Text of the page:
Tag Archives: C-3PO

Weekly Comic 100s: EVENT LEVIATHAN, Family Tree, POWER RANGERS

*”Weekly Comic 100s” keeps it nice and simple. Comic book reviews in 100 words or less. Nothing too in-depth here. Just straight, concise, and to the point.***

By Rob Siebert
Fanboy Wonder

TITLE: Event Leviathan #6
AUTHOR: Brian Michael Bendis
ARTISTS: Alex Maleev, Josh Reed (Letterer)
RELEASED: November 13, 2019

So Leviathan turns out to be [name redacted for spoilers’ sake]…

Who the @#$% is that?

I’m always annoyed when big mystery comics do this. They build the bad guy’s identity up for weeks and weeks and weeks…and then it’s somebody we have to go to Wikipedia to learn about. *head on table*

Event Leviathan was a fun, suspenseful read, with some fun ideas. All the secret organizations (A.R.G.U.S., Task Force X, etc) being shut down, detectives from across the DC Universe coming together. But they really needed to stick the landing here. They didn’t.

TITLE: Superman #17
AUTHOR: Brian Michael Bendis
ARTISTS: Kevin Maguire, Paul Mounts (Colorist), Dave Sharpe (Letterer). Cover by Ivan Reis, Joe Prado, and Alex Sinclair.
RELEASED: November 13, 2019

I’m always happy to find a Kevin Maguire book in my weekly stack. Though some of the sillier expressions we get here don’t necessarily mesh with the foreboding tone the issue seems to be going for.

The issue is titled “The Truth: Prologue.” They never specifically learn what said truth is. But I’m hoping it’s not what it looks like. If it is, we may be headed toward a rehash of the New Krypton storyline they did about a decade ago. If that’s the case, then I’m leaving Superman on the stands for awhile.

TITLE: Family Tree #1
AUTHOR:
Jeff Lemire
ARTISTS: Phil Hester, Eric Gapstur (Inker), Ryan Cody (Colorist)
RELEASED: November 13, 2019

I imagine the pitch for this must have been simply, “Girl becomes tree.” In the end, that’s all you need, isn’t it? Like “Weekly Comic 100s,” it’s straight and to the point.

But to their credit, Jeff Lemire, Phil Hester, and the Family Tree team got me to care about these characters. I consider that a pretty big achievement, as this premise could have come off comical. I’m not sure if it was enough to hook me for issue #2. But I’m definitely curious…

TITLE: Go Go Power Rangers #25
AUTHORS: Ryan Parrott, Sina Grace
ARTISTS: Francesco Mortarino, Raul Angulo (Colorist), Ed Dukeshire (Letterer). Cover by J Lou.
RELEASED: November 13, 2019

This “Necessary Evil” storyline between Go Go and the main MMPR book is essentially the BOOM! crew’s take on why Jason, Zack, and Trini really left during season two, and what they were doing. It’s obviously a better story than the show could tell us at that time.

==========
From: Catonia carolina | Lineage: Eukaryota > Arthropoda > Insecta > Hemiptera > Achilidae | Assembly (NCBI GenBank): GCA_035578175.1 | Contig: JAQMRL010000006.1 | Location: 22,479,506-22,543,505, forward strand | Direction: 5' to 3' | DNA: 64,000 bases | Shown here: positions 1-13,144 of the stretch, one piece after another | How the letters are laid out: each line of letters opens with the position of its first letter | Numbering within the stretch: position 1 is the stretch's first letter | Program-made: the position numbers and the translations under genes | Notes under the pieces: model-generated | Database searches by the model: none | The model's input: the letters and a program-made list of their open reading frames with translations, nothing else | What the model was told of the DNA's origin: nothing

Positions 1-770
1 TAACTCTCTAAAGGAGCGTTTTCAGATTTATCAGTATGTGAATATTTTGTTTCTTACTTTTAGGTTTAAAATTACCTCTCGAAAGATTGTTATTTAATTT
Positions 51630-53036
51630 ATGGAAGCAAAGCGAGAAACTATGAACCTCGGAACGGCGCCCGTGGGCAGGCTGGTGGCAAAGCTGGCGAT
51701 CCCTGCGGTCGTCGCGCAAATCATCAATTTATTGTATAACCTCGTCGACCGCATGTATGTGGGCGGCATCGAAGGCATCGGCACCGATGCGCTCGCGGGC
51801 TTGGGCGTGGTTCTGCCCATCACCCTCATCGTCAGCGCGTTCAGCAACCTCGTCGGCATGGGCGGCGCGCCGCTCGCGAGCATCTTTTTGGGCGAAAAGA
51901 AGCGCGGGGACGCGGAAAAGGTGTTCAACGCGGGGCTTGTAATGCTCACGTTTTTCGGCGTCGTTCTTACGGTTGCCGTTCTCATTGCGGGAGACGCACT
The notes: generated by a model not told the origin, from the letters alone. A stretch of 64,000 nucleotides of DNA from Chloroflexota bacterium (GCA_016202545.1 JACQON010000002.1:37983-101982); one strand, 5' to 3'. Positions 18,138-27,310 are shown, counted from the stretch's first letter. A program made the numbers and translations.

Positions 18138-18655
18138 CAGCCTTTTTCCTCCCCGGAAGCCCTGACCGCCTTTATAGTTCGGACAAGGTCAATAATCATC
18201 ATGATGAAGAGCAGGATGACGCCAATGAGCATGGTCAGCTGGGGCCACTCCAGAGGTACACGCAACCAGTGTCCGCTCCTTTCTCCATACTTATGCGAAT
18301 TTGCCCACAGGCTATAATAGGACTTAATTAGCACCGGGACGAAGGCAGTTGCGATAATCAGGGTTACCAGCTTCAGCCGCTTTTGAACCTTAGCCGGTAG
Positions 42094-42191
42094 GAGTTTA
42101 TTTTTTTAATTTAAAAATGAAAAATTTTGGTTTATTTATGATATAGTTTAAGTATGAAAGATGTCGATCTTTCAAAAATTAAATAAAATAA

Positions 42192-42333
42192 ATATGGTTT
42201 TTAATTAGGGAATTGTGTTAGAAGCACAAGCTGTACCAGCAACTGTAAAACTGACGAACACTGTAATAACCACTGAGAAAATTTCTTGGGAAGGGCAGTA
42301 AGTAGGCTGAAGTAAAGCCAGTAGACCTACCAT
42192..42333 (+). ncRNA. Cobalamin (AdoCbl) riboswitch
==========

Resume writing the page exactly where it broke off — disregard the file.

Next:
I love the respect this book shows for the show. It takes place during the events of “White Light, Part I.” At one point, it briefly depicts a scene from that episode, and makes a point of using the actual dialogue that’s in the show. Those little details mean so much sometimes…

TITLE: Detective Comics #1015
AUTHOR: Peter Tomasi
ARTISTS: Doug Mahnke, Jose Luis, Christian Alamy (Co-Inker), Keith Champagne (Co-Inker), Mark Irwin (Co-Inker), Matt Santorelli (Co-Inker), David Baron (Colorist), Rob Leigh (Letterer). Cover by Paul Pantalena and Arif Prianto
RELEASED: November 13, 2019

I’m a huge Peter Tomasi fan. But he and Doug Mahnke have had far better outings.

This “Nora Fries becomes evil” story has been done before. All in all, this may be a better story when it comes to the Mr. Freeze/Nora dynamic. But Batman spends most of this issue in the cave with Alfred and Lucius Fox standing in front of computers talking comic book science. Not exactly thrilling reading.

Later, we get a Batman trope that I absolutely loathe: The Dark Knight in some kind of armored/robot suit. Better luck next time, gentlemen.

TITLE: Star Wars #74
AUTHOR:
Greg Pak
ARTISTS: Phil Noto, Clayton Cowles (Letterer)
RELEASED: November 13, 2019

This issue has Stormtroopers riding dinosaurs. That alone might be worth the cover price.

You’d think a Vader vs. Chewbacca fight wouldn’t actually last that long. (Remember the first level in The Force Unleashed?) But this issue actually does a great job selling it. It’s only two pages, mind you. But the right guy wins, and it’s a great character moment for Chewie.

Someone else who gets a character moment? C-3PO. And you can argue his is actually the better of the two. No joke.

TITLE: Collapser #5
AUTHORS:
Mikey Way, Shaun Simon
ARTIST
S: Ilias Kyriazis, Cris Peter (Colorist), Simon Bowland (Letterer)
RELEASED:
November 13, 2019

Firstly, love the hat-tip to Superman #1.

I was contemplating dropping Collapser, as it seemed to be getting away from the main character’s ongoing struggle with anxiety. But in this issue, it re-asserts itself in a big way. So once again, Collapser has my full attention.